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Build configurations

Guillaume Tucker edited this page Mar 12, 2019 · 4 revisions

KernelCI job configuration is defined in YAML files for builds and tests. This page covers the builds, see also the related page about tests.

All the top-level build configurations are contained in a YAML file: build-configs.yaml. This defines all the kernels that need to be built, with some attributes to cover all the details and variants.

There are several types of entries in this file:

  • trees are git repositories
  • config fragments are modular lists of kernel config values
  • build environments define the available compilers
  • architectures are to keep all the properties related to each CPU architecture
  • build variants are to define a set of builds done within a build configuration
  • build configurations are combinations of all of the above

The build configurations are the main entries as they define what is actually going to be be built. They must have one tree and one branch defined, and optionally more details such as which compilers to use, which architectures and defconfigs to build etc... There should not be more than one build config with a given tree / branch combination to avoid monitoring the same branch more than once. Each build entry can have several build variants as sub-sections to define multiple ways of building a same branch.

How to add trees and branches

Each tree is defined in the trees section. So to add a new tree, that is to say a new git repository, add an entry such as this one with the name of the tree and its URL:

  renesas:
    url: "https://git.kernel.org/pub/scm/linux/kernel/git/horms/renesas.git"

Then to start monitoring and building branches from that tree, a build config needs to be added for each branch. For example, in this tree we're monitoring 2 branches:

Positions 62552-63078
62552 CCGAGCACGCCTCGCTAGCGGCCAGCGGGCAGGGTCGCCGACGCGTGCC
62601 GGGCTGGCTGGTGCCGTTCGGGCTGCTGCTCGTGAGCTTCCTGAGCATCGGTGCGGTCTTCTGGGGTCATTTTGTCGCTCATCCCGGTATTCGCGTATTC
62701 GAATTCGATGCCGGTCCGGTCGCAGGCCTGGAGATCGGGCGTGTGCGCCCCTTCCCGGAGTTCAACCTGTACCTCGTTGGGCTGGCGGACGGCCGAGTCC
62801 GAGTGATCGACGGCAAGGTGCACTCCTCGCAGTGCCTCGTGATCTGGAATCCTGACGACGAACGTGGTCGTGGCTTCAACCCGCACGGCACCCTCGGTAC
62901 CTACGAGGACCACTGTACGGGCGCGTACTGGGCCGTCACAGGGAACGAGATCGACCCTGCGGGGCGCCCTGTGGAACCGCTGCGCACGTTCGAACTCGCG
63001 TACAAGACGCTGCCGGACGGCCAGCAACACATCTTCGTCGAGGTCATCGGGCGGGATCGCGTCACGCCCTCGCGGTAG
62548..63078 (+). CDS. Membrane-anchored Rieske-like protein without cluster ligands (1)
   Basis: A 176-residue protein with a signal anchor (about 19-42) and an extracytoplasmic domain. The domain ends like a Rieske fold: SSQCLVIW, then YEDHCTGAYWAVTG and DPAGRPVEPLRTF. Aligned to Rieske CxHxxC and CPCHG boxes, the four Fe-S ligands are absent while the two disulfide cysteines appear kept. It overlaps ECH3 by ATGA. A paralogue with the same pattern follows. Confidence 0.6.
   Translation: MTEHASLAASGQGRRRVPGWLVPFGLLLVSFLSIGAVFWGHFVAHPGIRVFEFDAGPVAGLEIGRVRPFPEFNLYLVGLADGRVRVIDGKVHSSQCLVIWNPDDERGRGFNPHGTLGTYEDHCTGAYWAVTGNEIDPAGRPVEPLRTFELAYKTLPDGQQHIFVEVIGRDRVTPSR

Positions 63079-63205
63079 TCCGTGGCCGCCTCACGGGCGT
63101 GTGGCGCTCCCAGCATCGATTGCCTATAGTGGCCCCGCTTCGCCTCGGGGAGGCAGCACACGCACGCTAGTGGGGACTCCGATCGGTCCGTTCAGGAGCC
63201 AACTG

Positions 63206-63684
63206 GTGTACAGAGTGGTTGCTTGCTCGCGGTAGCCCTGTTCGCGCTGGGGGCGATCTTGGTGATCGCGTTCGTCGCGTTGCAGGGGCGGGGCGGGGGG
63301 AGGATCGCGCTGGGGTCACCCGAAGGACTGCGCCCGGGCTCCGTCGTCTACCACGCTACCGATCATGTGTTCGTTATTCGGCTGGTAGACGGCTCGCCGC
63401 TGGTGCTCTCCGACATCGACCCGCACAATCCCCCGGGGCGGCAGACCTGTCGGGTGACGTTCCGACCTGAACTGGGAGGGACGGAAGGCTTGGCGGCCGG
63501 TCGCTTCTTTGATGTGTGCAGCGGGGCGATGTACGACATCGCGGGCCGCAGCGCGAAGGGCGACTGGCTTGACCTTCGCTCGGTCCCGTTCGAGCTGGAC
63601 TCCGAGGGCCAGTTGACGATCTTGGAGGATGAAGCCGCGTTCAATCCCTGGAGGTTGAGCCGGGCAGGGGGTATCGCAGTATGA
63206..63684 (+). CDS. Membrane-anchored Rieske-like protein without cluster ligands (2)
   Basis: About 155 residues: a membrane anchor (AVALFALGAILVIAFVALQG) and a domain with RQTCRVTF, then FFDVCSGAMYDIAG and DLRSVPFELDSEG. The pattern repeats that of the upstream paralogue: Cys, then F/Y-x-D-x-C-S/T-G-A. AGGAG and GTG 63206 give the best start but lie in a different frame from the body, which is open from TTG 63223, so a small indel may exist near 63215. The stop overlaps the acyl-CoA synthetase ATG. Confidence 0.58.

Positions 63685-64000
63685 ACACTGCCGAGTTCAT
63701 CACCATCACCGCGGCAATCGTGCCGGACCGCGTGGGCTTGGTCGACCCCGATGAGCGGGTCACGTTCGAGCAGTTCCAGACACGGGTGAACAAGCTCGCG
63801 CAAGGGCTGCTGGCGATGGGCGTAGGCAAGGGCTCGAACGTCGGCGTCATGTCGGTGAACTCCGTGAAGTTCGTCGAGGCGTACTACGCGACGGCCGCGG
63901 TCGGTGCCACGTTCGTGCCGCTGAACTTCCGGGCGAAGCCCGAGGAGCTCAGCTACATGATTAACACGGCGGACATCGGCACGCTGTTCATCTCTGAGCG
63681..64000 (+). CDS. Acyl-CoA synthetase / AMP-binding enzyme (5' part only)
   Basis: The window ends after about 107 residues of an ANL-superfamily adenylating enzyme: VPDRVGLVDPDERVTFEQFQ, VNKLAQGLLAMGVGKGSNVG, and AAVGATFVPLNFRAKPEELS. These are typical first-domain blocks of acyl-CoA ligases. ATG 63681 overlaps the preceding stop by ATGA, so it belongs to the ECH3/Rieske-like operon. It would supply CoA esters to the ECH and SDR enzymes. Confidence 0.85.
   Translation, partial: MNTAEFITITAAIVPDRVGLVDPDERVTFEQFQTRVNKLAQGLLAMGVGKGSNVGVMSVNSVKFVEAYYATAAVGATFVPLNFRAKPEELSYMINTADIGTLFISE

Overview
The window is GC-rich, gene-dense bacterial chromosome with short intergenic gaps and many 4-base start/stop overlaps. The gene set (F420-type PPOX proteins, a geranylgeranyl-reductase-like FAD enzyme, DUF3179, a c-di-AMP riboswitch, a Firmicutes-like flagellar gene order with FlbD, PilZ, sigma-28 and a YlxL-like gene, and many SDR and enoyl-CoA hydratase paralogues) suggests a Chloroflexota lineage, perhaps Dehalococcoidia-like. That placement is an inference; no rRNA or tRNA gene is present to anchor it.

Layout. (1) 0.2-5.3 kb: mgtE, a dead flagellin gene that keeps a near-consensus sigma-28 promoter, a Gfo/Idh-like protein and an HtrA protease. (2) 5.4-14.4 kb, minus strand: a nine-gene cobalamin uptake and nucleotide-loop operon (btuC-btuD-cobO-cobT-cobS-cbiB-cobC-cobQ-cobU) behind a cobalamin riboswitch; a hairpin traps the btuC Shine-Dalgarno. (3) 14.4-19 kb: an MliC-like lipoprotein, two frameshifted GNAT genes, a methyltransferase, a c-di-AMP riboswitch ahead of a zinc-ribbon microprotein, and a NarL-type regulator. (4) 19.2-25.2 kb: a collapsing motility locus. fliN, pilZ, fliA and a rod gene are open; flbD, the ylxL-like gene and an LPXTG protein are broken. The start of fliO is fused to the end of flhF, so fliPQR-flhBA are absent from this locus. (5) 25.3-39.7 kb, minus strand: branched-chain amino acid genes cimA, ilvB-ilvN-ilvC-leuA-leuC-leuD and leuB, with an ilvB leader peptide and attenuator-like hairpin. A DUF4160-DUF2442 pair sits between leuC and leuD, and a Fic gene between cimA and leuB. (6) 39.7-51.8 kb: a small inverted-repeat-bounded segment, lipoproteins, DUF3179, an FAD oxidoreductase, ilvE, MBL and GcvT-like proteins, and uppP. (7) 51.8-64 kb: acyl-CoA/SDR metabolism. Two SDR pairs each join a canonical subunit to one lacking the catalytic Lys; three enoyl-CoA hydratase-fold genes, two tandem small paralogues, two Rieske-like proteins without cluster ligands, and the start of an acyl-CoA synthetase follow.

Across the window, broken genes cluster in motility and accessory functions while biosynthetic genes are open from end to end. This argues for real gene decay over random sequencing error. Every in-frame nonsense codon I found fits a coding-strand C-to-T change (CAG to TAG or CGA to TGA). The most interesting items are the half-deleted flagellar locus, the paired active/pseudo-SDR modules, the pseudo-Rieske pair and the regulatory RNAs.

renesas:
    tree: renesas
    branch: 'devel'

  renesas_next:
    tree: renesas
    branch: 'next'

The build configuration names typically follow the tree name and the branch name if there's more than one being monitored. It's only a convention to avoid having the same branch monitored twice and to make it easy to maintain, the name is not encoding any actual information as the actual tree and branch names are defined in attributes.

How to override the default build variants

There is a build_configs_defaults entry which acts as a default for the build variants used in build configs. If a variants dictionary is defined in a build config, it will override the default. Build variants are defined as a dictionary to allow several different ones for each tree / branch configuration. They need to have a build_environment attribute referring to a build environment definition and a list of architectures to build with any extra attributes needed to define what needs to be built.

Here's an example for the media tree which only builds 4 architectures and enables a special config fragment virtualvideo:

  media:
    tree: media
    branch: 'master'
    variants:
      gcc-7:
        build_environment: gcc-7
        fragments: [virtualvideo]
        architectures:
          i386: *i386_arch
          x86_64: *x86_64_arch
          arm: *arm_arch
          arm64: *arm64_arch

It uses YAML anchors such as *arm_arch to refer to the default definitions for that architecture. It's also possible to override that to only build a subset of the default configuration, for example to only build the defconfig on arm64 and x86_64:

        architectures:
          arm64:
            filters:
              - whitelist: {defconfig: ['defconfig']}
          x86_64:
            base_defconfig: 'x86_64_defconfig'
            filters:
              - whitelist: {defconfig: ['x86_64_defconfig']}
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